For adverse possession to be “continuous,” there must not be a substantial interruption, “with daily or weekly use generally not being required as long as the use is continuous enough to indicate prolonged and substantial use.” (See Greene v. Partridge, 78 NE 3d 197 – Ohio: Court of Appeals, 4th Appellate Dist. 2016).

There also does not need to be twenty-one years of continuous possession by the same person. Ordinarily, an adverse possessor can take advantage of the periods of adverse possession by his predecessor. 

Separate periods of adverse possession may be “tacked” together to make up the entire ten-year period with the result that the final adverse possessor gets title by adverse possession.

Does a Person Have to Pay Taxes to Acquire Adverse Possession?

Ohio does not require the adverse possessor to pay taxes on the property. However, payment of property taxes is good evidence of adverse possession. 

Government Land That Cannot Be Adversely Possessed in Ohio

A person cannot gain title to any government-owned land by adverse possession in Ohio. 

Strategies to Safeguard Your Property Against Adverse Possession

Avoiding adverse possession of your property involves taking proactive measures to protect your ownership rights and prevent others from acquiring legal ownership through continuous and open use. 

Here are some strategies to consider:

  • Regular Property Inspections: Regularly inspect your property to ensure no one uses it without your permission. This will help you identify any potential adverse possession claims early on.
  • Clear Boundaries: Mark the boundaries of your property with fences, walls, or other visible markers. This can help prevent encroachments and clarify where your property lines lie.
  • Communication: If you become aware of someone using your property, communicate with them in writing to assert your ownership rights and ask them to stop. This establishes a record of your efforts to prevent adverse possession.
  • Property Tax Payments: Continuously pay property taxes on time. Failure to pay property taxes can weaken your claim to the property and make it easier for someone else to claim adverse possession.
  • No Permission: Do not grant permission for others to use your property in a way that might be construed as allowing them to gain ownership. Any permissive use can weaken your defense against an adverse possession claim.
  • Document Everything: Keep records of property surveys, deeds, property tax payments, and any communication with individuals using your property without permission. These records can be crucial evidence if a dispute arises.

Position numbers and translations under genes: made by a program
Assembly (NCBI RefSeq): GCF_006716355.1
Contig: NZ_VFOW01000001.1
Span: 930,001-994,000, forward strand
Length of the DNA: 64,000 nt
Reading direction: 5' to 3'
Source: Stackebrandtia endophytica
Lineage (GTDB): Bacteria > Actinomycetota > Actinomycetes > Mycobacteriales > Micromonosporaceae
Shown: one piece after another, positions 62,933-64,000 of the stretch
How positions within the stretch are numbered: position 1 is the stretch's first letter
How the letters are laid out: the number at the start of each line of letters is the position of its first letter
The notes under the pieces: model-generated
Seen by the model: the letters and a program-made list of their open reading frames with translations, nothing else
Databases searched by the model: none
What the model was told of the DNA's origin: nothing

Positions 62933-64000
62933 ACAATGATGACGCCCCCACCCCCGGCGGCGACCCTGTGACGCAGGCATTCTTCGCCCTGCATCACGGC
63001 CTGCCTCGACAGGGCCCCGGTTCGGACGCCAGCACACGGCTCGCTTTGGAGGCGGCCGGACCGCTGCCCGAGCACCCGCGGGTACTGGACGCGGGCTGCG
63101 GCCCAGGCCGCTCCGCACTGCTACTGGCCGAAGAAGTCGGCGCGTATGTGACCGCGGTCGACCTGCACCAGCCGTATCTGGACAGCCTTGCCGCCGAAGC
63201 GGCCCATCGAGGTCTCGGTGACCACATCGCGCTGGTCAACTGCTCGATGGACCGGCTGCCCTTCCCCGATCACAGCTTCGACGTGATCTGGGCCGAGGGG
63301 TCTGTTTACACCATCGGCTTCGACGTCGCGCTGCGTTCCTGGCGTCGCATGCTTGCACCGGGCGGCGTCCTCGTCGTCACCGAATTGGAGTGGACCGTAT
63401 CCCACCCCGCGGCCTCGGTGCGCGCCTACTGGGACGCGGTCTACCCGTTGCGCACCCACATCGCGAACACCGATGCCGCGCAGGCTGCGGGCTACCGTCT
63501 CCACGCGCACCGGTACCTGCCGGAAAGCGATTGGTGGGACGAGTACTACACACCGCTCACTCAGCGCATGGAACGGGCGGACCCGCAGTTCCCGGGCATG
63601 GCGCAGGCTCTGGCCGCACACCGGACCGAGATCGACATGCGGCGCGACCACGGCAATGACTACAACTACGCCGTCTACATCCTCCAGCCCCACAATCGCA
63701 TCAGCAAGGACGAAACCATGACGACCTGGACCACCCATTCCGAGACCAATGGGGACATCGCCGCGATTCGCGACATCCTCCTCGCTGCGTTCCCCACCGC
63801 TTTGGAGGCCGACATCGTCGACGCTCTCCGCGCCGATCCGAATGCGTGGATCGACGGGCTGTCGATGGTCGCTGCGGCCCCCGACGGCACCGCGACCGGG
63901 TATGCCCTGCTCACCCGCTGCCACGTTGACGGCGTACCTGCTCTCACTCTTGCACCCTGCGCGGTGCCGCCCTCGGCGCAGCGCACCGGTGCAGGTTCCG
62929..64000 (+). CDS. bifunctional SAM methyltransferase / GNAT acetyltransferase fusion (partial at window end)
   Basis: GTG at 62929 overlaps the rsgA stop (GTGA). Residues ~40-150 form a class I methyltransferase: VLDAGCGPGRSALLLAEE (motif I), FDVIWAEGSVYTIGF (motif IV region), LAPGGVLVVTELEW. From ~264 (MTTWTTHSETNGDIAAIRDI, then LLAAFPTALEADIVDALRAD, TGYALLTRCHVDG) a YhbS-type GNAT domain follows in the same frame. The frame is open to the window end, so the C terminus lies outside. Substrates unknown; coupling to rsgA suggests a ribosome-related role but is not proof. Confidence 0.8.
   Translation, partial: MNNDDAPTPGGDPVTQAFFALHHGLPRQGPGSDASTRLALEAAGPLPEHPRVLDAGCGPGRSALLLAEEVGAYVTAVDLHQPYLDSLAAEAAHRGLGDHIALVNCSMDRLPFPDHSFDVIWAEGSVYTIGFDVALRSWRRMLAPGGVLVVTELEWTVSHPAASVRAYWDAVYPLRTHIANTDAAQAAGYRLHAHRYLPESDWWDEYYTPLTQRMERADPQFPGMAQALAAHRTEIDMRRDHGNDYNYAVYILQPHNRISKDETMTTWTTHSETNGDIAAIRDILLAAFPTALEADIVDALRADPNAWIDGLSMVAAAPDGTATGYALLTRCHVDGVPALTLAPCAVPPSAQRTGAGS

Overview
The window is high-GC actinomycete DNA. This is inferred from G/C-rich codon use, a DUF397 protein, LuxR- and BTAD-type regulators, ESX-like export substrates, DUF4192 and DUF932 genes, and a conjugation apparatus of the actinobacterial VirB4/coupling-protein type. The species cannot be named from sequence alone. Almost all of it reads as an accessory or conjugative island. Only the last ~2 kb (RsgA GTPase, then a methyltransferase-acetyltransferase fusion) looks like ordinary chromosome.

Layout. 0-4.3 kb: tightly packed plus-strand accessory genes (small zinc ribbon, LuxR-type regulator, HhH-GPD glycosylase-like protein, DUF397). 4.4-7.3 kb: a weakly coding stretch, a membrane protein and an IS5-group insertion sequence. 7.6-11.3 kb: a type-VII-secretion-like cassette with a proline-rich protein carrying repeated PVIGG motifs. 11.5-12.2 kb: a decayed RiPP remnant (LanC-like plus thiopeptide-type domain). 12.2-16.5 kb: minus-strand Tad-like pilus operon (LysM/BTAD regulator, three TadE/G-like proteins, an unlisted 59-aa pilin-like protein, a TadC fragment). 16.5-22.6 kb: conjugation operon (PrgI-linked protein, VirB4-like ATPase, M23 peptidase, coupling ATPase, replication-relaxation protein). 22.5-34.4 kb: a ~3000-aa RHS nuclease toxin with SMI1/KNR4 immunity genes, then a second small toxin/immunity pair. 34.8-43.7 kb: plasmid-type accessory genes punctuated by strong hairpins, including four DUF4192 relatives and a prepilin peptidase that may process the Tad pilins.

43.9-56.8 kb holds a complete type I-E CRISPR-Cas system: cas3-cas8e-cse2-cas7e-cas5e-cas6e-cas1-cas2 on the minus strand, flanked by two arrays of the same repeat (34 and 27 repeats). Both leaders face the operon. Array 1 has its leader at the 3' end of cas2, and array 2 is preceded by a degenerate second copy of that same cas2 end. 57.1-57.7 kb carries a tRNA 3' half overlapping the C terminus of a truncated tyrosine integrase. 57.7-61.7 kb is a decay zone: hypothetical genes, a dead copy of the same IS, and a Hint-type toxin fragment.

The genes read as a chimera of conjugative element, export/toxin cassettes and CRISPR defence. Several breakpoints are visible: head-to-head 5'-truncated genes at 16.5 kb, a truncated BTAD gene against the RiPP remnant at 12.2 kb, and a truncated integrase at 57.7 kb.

• Lease Agreements: If you allow someone to use your property temporarily, create a written lease agreement that explicitly states their lack of ownership rights and specifies the duration of use.
  • Regular Use: Continue using your property regularly. Regular, consistent use helps demonstrate your active ownership and can undermine any adverse possession claims.
  • Legal Action: If you become aware of a potential adverse possession claim, consult a real estate attorney to discuss your options. Taking legal action early on can help protect your ownership rights.
  • Post Warning Signs: If applicable, post signs indicating your property ownership. While not foolproof, this can discourage individuals from attempting adverse possession.
  • Negotiation: If you discover someone is using your property without permission, consider negotiating an agreement that reaffirms your ownership while allowing them to use the property under certain conditions.
  • Land Use Agreements: If you know someone using your property, you can create a land use agreement outlining their use while reaffirming your ownership. This agreement can help prevent adverse possession claims.


I strongly recommend seeking legal advice from an experienced real estate attorney in Ohio if you have any concerns related to adverse possession. An attorney’s expertise will provide clarity on local laws, the feasibility of your claim, and the potential risks involved. 

What To Read Next


Tim McDuffey is a practicing attorney in the State of Missouri. Tim is a licensed member of the Missouri Bar and Missouri Bar Association.

Recent Posts